In fact, just about anybody hates to hear these three words. They are however especially frustrating to those in leadership in all kinds of areas—business, politics, the church.
These three words show disrespect—not just for the priest, but for other people. They wound. They mislead. They sow dissension in a community. Sometimes they are aimed at the priest himself, sometimes at his family, sometimes against another member of the parish.
Recently a colleague of my husband’s was talking with him about a member of his own parish who repeatedly comes to him with these words. My husband too has on occasion heard them.
The words are: “People are saying….”
The priest or other person who receives these words is condemned to shadow-boxing, as they try to figure out who it is that is saying what the messenger claims is being said; how many are saying it; how fast and how far it is spreading; whether it is true at all; and what exactly the receiver of the complaint can or should do about it. Sometimes, in fact, the receiver has to try to figure out what the complainer is even saying, as their complaints are really rather vague.
Usually the person who brings the complaint prefaced with “people are saying” is rather coy about who these ‘people’ are, giving the impression that they, the messenger, are merely the kind, concerned bearer of the complaint which is being whispered about by an unspecified (and likely growing) number of others who don’t want to speak directly to the priest or other target for fear of hurting feelings.
On one occasion my husband received a complaint from a member that “all the parents in the church” were upset at the way another parishioner was ‘looking at’ the children of the parish. This sounded like a serious issue, and not to be ignored. He managed to get a few names of other allegedly upset parents pried out of the reporting member, and went to speak to them. They were surprised and replied that no, they had no concerns about the person who had been named.
No doubt the reporting member was not consciously lying, but having conceived some kind of dislike for their target while not yet feeling sure they could make their case to the priest, they spoke to the other members for support. Because those other members listened sympathetically, this became in the reporting member’s mind ‘they are upset, just like me! Now that I know I’m not the only one, I will complain to the priest and he will have to listen and take the action I want—because people are saying these things!’ Whether this person did so deliberately or not, they evaded taking responsibility for their own complaint by claiming that ‘people are saying’ when in fact people were not doing so.
But what if the person bringing the complaint refuses to give the identity of the other alleged complainers? Is the priest, or other person reported to, responsible to respond and ‘fix’ whatever the supposed complainers don’t like? What if this is simply one faction in the parish — a faction no bigger than the reporting member’s own family, perhaps– attempting to manipulate the priest to get their way on some issue, such as “Father, people are saying they want (or don’t want) to have pews in our new building.” This example of course can be fended off regardless of who and how many complainers really care about the issue, as pews in the building (or what kind of music is used, or when services will be celebrated) are things that are actually in the priest’s purview, not the congregation’s. In theory, at least, as there is no guarantee that church politics will always or ever work exactly according to the official rules in any given parish or jurisdiction!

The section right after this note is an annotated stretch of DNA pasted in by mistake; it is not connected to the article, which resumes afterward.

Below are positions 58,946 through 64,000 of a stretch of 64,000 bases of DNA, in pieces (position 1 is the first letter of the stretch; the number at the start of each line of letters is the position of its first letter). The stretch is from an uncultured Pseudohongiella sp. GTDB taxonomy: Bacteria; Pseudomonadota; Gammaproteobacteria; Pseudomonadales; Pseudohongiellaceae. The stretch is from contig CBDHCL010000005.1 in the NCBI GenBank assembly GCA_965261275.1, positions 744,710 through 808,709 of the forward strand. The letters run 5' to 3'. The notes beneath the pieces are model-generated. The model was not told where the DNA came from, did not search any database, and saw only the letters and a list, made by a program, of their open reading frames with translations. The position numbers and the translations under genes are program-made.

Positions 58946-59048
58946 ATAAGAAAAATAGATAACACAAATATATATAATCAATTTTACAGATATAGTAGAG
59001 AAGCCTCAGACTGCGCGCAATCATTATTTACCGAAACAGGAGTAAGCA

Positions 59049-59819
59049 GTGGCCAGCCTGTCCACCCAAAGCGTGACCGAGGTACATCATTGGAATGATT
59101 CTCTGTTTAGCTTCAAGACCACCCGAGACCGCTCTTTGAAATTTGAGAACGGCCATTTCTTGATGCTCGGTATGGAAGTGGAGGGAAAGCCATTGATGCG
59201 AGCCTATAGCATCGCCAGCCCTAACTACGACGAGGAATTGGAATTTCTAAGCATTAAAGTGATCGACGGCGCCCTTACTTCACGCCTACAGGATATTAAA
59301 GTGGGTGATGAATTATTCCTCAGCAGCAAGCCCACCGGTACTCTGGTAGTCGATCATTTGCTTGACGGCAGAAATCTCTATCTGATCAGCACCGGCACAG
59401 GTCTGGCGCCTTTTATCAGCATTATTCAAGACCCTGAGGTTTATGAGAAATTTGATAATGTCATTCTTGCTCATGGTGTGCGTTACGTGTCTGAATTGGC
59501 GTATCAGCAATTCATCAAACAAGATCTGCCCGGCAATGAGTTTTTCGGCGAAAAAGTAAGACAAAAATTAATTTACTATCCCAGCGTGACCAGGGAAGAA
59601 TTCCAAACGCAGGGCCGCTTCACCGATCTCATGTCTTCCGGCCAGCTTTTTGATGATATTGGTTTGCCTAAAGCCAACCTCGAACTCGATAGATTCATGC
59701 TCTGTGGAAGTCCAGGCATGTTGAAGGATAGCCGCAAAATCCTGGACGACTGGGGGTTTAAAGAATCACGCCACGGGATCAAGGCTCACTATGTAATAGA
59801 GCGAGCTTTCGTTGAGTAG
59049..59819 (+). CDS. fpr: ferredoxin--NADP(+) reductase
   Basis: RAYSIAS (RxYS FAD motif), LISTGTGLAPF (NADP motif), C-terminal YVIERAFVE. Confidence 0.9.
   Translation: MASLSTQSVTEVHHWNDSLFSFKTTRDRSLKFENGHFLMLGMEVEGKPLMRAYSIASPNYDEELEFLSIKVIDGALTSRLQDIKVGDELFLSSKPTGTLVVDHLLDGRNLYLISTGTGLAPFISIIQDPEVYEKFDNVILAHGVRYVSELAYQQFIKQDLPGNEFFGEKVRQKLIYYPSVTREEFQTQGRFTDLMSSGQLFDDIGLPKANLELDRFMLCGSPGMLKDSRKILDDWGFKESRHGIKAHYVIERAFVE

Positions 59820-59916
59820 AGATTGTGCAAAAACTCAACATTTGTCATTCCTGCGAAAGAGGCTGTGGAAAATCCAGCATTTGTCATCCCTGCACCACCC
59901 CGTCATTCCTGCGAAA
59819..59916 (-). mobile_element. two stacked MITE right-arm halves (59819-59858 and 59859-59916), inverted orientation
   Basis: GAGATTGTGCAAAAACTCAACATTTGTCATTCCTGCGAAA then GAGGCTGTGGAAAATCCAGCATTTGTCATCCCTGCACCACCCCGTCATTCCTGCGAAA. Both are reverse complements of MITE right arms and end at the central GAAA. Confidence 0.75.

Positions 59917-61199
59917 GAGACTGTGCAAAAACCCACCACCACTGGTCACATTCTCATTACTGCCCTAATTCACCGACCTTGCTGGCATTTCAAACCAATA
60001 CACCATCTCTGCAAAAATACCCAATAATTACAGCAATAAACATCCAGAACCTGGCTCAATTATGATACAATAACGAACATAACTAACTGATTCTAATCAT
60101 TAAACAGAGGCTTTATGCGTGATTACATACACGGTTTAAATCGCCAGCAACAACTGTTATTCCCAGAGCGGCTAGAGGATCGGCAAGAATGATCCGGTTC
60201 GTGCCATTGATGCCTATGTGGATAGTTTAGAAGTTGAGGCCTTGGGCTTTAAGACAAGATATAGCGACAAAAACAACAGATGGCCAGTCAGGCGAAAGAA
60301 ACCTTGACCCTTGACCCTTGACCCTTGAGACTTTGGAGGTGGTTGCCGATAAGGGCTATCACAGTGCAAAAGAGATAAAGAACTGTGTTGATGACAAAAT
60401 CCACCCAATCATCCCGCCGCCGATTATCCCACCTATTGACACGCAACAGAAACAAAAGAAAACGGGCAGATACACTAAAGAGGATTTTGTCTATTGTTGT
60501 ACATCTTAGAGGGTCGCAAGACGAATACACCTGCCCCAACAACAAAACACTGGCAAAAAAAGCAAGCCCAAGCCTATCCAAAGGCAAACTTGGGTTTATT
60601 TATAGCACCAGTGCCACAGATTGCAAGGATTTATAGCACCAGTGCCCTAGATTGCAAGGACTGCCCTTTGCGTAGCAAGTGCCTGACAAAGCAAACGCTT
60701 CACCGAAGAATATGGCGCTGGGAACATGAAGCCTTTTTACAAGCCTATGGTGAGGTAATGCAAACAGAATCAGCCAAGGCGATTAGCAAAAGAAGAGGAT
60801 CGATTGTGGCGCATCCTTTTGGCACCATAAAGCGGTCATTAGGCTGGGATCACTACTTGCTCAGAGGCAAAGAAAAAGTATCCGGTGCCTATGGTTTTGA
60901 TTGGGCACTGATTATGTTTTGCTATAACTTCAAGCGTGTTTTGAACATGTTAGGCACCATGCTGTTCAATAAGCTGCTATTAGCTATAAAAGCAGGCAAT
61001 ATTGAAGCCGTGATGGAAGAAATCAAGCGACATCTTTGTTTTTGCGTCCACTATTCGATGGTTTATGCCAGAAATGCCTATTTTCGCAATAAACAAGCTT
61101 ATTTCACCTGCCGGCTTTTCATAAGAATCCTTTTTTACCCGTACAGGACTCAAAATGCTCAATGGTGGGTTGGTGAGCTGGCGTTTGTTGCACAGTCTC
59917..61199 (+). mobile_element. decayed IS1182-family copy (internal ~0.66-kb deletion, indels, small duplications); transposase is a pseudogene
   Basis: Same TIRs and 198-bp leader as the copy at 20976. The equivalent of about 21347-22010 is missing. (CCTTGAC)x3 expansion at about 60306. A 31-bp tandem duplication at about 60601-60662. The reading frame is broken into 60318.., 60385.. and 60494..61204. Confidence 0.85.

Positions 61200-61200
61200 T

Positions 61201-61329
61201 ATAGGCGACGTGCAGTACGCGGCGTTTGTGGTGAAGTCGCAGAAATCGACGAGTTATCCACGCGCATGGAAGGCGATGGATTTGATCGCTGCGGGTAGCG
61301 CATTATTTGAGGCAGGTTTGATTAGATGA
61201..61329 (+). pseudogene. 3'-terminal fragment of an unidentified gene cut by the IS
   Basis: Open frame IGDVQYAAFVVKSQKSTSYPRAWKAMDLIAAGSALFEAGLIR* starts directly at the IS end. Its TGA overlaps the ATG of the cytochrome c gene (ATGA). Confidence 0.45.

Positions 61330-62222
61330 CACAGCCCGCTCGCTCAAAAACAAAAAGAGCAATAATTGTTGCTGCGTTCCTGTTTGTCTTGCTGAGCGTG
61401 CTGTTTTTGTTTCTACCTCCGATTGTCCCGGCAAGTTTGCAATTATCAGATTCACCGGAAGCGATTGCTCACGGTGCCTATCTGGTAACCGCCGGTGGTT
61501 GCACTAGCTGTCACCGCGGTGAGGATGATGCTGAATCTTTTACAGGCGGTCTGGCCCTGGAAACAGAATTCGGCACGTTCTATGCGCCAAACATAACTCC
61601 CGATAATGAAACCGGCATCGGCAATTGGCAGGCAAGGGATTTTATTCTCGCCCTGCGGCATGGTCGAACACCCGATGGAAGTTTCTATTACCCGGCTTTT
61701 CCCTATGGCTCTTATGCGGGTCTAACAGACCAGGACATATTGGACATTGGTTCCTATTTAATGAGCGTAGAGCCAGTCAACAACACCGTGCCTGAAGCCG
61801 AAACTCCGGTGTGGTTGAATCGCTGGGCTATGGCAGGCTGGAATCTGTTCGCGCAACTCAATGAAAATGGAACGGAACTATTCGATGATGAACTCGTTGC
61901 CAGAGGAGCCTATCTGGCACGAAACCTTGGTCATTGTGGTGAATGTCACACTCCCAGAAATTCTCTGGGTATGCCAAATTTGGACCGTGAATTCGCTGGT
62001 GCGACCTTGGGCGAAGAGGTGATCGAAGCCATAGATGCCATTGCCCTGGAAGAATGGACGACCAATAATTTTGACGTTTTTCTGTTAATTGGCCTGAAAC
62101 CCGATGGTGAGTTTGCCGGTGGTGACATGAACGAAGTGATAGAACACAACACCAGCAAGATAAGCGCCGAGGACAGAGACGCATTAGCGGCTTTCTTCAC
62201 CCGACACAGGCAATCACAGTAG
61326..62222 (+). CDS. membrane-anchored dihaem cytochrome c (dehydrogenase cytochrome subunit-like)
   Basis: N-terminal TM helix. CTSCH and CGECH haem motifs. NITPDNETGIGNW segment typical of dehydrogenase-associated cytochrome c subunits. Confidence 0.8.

Nevertheless, the priest can welcome genuine input on such things, if that is really what is behind the complaint. But even if the presenting issue is something that the congregation might actually be empowered to take a vote on, it is often the case that ‘the issue is not the issue’. There are in any organization people who would like to run things—and even if they are not the official leaders, there are some who will attempt to assert some kind of influence or control. “People are saying” is one of the favorite tactics of these sorts of people.
In other cases, people may really want to deal with the issue they present, and there really may be others who feel the same. In this case the one who comes to report “people are saying” something about the priest, his family, or their fellow members may be afraid that the priest will be angry if he doesn’t agree with the reporter’s view, and that trouble will be caused in the parish, and they must allow the ‘people’ to remain anonymous so that there is no-one in particular to blame.
If the priest is drawn into siding with one faction or another, or if he takes on the part of referee between two individuals in the parish, it is quite possible that more harm than good will come out of the situation in the end. It is easy to get taken by surprise when people come with these kinds of reports.
But whether the intentions are good or not so good, when ‘people’ remain unnamed, the reporter needs to be sent away to tell the supposed complainers, “The priest will not accept anonymous complaints. If you want to discuss a matter with him, go directly to him. If you have a quarrel with another member, go to that person directly and don’t involve the priest or any other party unless you cannot solve the conflict on your own.”